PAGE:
Brute Matter: Max Blecher’s “Adventures in Immediate Reality”

Adventures in Immediate Irreality: No, not a shorthand for my recent trip to Las Vegas—though that is where I read Romanian writer Max Blecher’s 1936 novel, recently reissued by New Directions (trans. Michael Henry Heim). Heralded as the “masterwork” of “the Romanian Kafka,” Blecher’s book seems at home in the weird and wonderful catalogue of New Directions, stationing him among the ranks of César Aira, Clarice Lispector, and László Krasznahorkai. Over the course of only 116 pages, Blecher’s unnamed narrator offers us what is basically a coming of age story: innocent pranks, endearing misconceptions about the adult world, self-conscious lust. In short, “the tedious wait to ‘grow up.’” But what at a glance seems familiar territory proves up close to be quite alien.

The narrator’s eponymous “adventures,” for example, are less Tom and Huck than, well, Gregor Samsa. And as in Kafka—or Lydia Davis or Nicholson Baker or Ben Lerner—the “adventure” here is personal and internal. It’s the pleasure of exploring a unique consciousness, of viewing the world through a unique pair of eyes. Blecher’s narrator experiences what he describes as “crises.” Triggered often by “cursed spaces”—a desolate town park, a riverbank by a sunflower seed oil factory—in these episodes he undergoes a temporary removal from “reality”:

“At such times, I experience the loss of my identity from a distance: I feel for a moment that I have become a complete stranger, this abstract personage and my real self vying for authenticity with equal strength.

“In the following moment my identity returns.”

blecher_adventuresBlecher pulls these abstract “adventures” off by grounding them in the tangible, by fastidiously framing them for reference in the world of objects. When during a “crisis” the narrator returns to himself, he finds his surroundings “extraordinarily dense in terms of matter”: “in the moments of lucidity that return immediately after I resurface I see the world in the curious atmosphere of futility and obsolescence that forms about me when my hallucinatory trances cast me down.”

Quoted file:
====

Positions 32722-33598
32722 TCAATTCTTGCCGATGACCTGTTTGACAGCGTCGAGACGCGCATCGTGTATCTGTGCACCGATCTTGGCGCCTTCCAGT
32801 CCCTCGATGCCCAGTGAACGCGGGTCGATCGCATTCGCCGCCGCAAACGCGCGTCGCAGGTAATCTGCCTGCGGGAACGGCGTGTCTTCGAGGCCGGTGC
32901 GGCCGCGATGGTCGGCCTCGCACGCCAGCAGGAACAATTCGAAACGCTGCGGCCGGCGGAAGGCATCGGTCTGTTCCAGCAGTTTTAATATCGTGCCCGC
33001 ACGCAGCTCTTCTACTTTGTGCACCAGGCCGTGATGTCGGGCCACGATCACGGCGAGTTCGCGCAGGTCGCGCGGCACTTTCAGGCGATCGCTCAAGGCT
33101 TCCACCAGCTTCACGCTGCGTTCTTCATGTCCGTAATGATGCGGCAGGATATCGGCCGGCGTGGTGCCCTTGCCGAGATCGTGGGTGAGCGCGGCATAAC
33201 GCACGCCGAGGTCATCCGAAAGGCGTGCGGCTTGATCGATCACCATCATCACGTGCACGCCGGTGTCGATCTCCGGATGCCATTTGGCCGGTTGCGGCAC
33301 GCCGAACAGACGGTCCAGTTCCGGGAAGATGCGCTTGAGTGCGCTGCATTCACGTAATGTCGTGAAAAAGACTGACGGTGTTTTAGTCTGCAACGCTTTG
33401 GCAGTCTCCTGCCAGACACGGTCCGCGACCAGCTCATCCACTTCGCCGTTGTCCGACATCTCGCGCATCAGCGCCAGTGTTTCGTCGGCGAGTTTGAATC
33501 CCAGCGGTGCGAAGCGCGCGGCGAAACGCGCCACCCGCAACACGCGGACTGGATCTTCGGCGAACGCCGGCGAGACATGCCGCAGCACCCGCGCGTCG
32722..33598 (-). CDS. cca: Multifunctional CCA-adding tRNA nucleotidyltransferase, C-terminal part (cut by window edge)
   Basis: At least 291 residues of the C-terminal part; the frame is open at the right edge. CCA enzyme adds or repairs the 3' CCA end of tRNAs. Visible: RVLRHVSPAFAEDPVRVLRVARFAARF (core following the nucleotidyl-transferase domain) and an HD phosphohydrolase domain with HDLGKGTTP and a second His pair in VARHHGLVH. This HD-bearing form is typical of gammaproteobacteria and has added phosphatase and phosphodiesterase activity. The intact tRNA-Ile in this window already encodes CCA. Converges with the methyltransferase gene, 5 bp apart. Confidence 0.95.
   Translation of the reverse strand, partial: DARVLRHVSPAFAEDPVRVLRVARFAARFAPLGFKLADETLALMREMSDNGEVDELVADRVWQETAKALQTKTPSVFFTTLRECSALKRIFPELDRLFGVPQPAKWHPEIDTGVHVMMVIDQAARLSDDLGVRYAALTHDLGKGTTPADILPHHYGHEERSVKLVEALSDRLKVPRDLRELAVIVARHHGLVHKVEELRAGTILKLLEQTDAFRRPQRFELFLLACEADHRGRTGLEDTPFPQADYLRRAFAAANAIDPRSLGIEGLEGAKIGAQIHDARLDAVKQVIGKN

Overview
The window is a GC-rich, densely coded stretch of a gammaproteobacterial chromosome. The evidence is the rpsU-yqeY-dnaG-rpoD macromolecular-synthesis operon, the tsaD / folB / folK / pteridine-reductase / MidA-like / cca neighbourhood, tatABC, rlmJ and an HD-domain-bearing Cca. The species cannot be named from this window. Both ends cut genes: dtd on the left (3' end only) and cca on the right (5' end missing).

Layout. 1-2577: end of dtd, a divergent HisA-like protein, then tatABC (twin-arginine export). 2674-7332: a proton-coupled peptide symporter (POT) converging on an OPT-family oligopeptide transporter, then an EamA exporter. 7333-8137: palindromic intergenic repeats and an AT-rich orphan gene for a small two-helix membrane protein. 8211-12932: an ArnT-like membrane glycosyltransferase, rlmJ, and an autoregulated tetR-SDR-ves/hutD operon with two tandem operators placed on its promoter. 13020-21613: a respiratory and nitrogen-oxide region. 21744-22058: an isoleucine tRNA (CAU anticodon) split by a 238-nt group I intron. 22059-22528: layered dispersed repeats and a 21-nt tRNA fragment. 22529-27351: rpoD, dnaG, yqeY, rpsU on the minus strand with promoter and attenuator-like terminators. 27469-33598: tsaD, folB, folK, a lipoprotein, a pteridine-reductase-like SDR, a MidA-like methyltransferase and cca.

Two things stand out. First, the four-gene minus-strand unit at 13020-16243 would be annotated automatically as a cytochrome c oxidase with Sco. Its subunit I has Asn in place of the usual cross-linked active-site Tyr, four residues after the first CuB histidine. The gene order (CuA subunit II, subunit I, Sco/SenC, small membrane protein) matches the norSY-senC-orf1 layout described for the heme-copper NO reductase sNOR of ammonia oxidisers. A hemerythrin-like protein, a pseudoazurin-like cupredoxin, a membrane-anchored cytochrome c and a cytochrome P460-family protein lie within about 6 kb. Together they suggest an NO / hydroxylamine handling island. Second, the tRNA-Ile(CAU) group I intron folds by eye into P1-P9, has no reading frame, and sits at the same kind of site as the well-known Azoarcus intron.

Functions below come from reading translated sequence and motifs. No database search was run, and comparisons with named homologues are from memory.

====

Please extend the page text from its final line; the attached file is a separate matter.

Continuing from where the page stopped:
What this means is that on every page Blecher’s protagonist has access to a startlingly sensitive, inventive, and elevated perception, a perception capable of defamiliarizing the world we know so that we, too, can see it anew. Consider for instance how he describes the “cursed” riverbank:

“The workers would throw the discarded seed husks into the section of the bank that had caved in, and over time, the pile grew so high that it formed a slope of dry husks extending from the top of the bank to the water’s edge.

“My playmates and I would descend to the water along that slope, cautiously, holding one another by the hand, sinking their feet deep into the carpet of rotten matter. The walls of the high bank on either side of the slope were steep and full of outlandish irregularities—long, fine channels sculpted by the rain, arabesque-like but as hideous as poorly healed scars, veritable tatters of the clay’s flesh, horrible gaping wounds. It was between these walls, which made such an impression on me, that I too climbed down to the water.”

That image, those similes! In fact, Blecher turns so constantly to comparisons in order to illuminate the strange world he finds himself in that I soon grew tired of circling every “like” and “as if” I encountered. But these metaphors are crucial to our ability to inhabit this narrator’s mind because it’s marrying the strange and familiar in this way that allows us not only to see what he sees but also to re-see what we see. Near the end of the first chapter he comments on this descriptive habit: